2 Above it stood the seraphims: each one had six wings; with twain he covered his face, and with twain he covered his feet, and with twain he did fly.

There is a -remarkable similarity in the manifestations of the divine glory, which God afforded his ser

vants the prophets, though there was considerable va* riety in the appearances which they contemplated. Mi* caiah, the son of Imlah, * saw the Lord sitting on his

* throne, and all the host of heaven standing by him,

* on his right hand and on his left V Daniel beheld the 'Ancient of days sitting on his throne, which was 5 like the-siery flame.—Thousand thousands mini

* stered unto him, and ten thousand times ten thou

* sand stood before him f.' Our prophet says, that, in his view, above the throne stood the scraphims, &c. In these words, he describes :he attendants of Jehovah: he acquaints us with their name, their station,

their posture, their sigure, and employment. Their

name is seraphim, which is derived from a Hebrew word that signisies to burn; and intimates, that the celestial spirits, who attend the throne of God, are creatures remarkable for the excellency and simplicity of their nature, their untainted purity, their ardent zeal for the glory of God, their vivacity and activity in executing the commands of Jehovah. Hence the royal psalmist celebrates the praises of God, who maketh his angels spirits: his ministers a flame of sireJ. These seraphims, in our prophet's view, to whom they appeared in an elevated station, seemed to be above the throne; not surely upon the top of it, as ornaments, but behind it, exalted above its level, after the manner of those who are in waiting upon kings and princes. These living creatures appeared in a standing posture, highly proper for the servants of the most high God, who are in continual readiness to execute the orders of their great Lord, for thie benesit of his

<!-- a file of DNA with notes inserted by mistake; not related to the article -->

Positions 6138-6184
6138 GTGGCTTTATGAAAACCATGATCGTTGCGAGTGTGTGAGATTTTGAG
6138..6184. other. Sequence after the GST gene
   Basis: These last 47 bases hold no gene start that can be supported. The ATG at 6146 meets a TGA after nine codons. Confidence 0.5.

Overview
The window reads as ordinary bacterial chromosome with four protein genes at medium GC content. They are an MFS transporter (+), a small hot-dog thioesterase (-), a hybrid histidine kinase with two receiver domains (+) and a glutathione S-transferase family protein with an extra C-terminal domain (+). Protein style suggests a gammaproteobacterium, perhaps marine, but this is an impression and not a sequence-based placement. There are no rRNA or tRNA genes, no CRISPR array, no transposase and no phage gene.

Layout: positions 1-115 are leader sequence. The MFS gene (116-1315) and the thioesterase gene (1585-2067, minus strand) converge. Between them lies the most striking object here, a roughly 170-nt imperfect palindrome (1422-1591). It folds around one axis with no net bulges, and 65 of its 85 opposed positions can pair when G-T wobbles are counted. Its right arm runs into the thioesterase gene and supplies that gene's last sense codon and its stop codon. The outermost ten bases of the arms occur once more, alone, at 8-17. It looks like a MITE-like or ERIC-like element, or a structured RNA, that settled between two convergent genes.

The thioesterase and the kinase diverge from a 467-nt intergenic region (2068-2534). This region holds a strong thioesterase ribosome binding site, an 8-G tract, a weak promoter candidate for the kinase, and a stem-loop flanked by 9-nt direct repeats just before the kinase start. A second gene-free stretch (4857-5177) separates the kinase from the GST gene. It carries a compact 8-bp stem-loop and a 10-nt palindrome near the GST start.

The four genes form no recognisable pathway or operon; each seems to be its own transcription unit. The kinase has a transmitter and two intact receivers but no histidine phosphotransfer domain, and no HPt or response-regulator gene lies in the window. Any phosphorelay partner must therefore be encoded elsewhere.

church. With respect to their sigure, each one had

six wings. We presume not to pry into the nature of angels, nor to assign the reasons why they have appeared to men in such and such forms. Their nature, and the forms which they have occasionally assumed, far transcend our limited capacities, which are

* i Kings xxii. 19. f Daniel vii. 9, 10. J PsaL civ. 4.

inadequate to the comprehension of the smallest insect; and therefore it becomes us to speak of seraphims with great modesty and diffidence. These here mentioned, probably resembled, in some respects, those which were seen by the prophet Ezekiel, which he thus describes: 'They had the likeness of a man. And

* every one had four faces, and every one had four 'wings.—As for the likeness of the living creatures,

* their appearance was like burning coals of sire, and

* like the appearance of lamps *.' The cherubims which were anciently in the temple, had only two wings; those whom Ezekiel saw, had four; whereas the seraphims seen by Isaiah, had six wings. The different purposes for which they were used are mentioned in the following words:

With twain he covered his face; thus expressing his profound reverence, and becoming modesty, in the divine presence. We can hardly approach those who are greatly our superiors but with down-cast eyes, intimating the consciousness we feel of their- preeminence, and our profound respect for their excellence and dignity. We cannot look at the sun, when shining with meridian splendour, but we are obliged to cover our eyes with our hands. Such is the insinite glory of the eternal Jehovah, that celestial spirits, around his throne, appeared to our prophet, covering their faces with their wings. Eight inaccessible, and full of glorv, in which God resides, was too strong for them directly to contemplate. This circumstance instructs us, that all our approaches to God ought to be accompanied with great reverence and humility, deeply sensible not only of the insinite distance there is between God and us, as he is the Creator, and we the creatures of his power, but strongly affected with tiie still more awful distance that is between him and us, as he is the most holy God, and we sinful dust and ashes. With twain he covered his feet. In scriptu're

* Sec F.zck. i. 5.—14.